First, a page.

Is Meditation Self-Centered?
Adapted from The Science of Enlightenment: How Meditation Works by Shinzen Young
Photo Credit: Olci/Thinkstock
People sometimes criticize meditation as being self-centered. Let’s consider that issue.
Imagery is very powerful, and the archetypal image of meditation is of someone sitting on the floor in a funny posture with eyes closed, burning incense, and chanting “om.” So it’s easy to understand why people might view meditation as a kind of self-centered, narcissistic activity. Formal practice in stillness looks like a withdrawal from life and other people.
My personal image of meditation is quite different. When I think of meditation, I think of someone in a gym having a good, sweaty workout. If you do a physical workout with regularity, you elevate the base level of body strength. If you do meditation with regularity, you elevate the base level of your focus strength.
When I hear people say that meditation is self-centered and selfish, I don’t know whether to laugh or cry. If you think about it, virtually every moment of just about everybody’s life is self-centered. In general, people’s experience of life involves a sequence of moments of identification with self. Meditation equips us with the skills needed to break that identification. So the long-term effect of meditation is the opposite of what the archetypal image seems to convey. People who are successful with meditation experience an elastic identity. They are able to better take care of themselves but can also extend their identity out to include a oneness with others. That ability naturally evolves into a desire to serve others.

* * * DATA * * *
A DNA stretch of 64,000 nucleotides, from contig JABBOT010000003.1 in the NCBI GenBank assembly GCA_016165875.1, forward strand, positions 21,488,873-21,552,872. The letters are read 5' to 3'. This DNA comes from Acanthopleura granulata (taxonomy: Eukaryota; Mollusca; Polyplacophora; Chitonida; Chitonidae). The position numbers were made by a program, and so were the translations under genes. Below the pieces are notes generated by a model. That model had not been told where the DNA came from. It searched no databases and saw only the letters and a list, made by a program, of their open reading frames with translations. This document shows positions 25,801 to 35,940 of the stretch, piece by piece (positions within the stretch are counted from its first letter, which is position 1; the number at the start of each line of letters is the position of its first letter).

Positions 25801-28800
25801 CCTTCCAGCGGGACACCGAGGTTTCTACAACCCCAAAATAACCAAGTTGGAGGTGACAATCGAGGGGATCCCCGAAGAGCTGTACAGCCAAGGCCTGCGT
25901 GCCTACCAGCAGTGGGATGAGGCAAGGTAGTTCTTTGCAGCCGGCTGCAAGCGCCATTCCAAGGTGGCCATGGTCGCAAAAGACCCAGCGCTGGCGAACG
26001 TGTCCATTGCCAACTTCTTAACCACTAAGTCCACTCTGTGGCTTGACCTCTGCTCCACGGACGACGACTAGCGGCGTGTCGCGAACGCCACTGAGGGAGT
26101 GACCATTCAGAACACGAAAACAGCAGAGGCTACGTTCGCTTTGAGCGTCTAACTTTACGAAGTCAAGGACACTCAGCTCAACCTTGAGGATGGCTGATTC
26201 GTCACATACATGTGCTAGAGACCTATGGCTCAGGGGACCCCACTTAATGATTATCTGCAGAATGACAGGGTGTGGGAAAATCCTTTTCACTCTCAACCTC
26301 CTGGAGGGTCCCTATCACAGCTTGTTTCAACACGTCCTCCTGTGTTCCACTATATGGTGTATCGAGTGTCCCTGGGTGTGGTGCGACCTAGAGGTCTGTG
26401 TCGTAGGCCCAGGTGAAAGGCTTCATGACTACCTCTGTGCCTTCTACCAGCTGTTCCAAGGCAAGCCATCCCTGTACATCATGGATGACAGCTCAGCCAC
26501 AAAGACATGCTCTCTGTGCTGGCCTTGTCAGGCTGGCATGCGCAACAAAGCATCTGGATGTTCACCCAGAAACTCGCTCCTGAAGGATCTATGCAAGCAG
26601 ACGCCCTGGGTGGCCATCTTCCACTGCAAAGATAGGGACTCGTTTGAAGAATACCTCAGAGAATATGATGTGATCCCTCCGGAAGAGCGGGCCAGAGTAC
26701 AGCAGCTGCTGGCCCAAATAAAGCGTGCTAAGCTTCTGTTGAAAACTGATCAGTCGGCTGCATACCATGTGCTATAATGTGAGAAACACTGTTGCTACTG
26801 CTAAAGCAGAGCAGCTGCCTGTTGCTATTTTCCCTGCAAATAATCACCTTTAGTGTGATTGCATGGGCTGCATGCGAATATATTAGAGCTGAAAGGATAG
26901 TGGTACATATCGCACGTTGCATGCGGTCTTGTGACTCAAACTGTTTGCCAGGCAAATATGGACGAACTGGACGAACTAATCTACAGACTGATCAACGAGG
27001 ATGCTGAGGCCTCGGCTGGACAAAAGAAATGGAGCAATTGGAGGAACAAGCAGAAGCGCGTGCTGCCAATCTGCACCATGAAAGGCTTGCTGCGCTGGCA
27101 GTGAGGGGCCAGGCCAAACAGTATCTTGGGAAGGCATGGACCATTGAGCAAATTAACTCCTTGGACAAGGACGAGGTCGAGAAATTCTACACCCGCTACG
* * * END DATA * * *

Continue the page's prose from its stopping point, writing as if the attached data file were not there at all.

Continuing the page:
This concept leads us to another way to think about meditation. Meditation is something that a person does for themselves, but it’s also something a person does to make the world a better place and to be of service to others. This fundamental polarity is reflected in the vocabulary of traditions from around the world. In Hinduism, one speaks of sadhana (work done on yourself for yourself), which is coupled with seva (service to others). In Theravada Buddhism there’s vipassana (observation) coupled with metta (lovingkindness). In Mahayana Buddhism, prajna (wisdom) is coupled with karuna (compassion), and in Vajrayana Buddhism, one speaks of prajna (wisdom) and upaya (outreach). An example from Christianity would be the motto of the Dominican order: “Meditate and give to others the fruits of your meditation.”
Adapted from The Science of Enlightenment: How Meditation Works by Shinzen Young. Copyright ©2016 by Shinzen Young. To be published in September 2016 by Sounds True. Shinzen Young leads meditation retreats throughout North America and has helped establish many mindfulness centers and programs. He consults on meditation-related research at Harvard Medical School, Carnegie Mellon University, and other institutions. He lives in Vermont. For more, visit shinzen.org.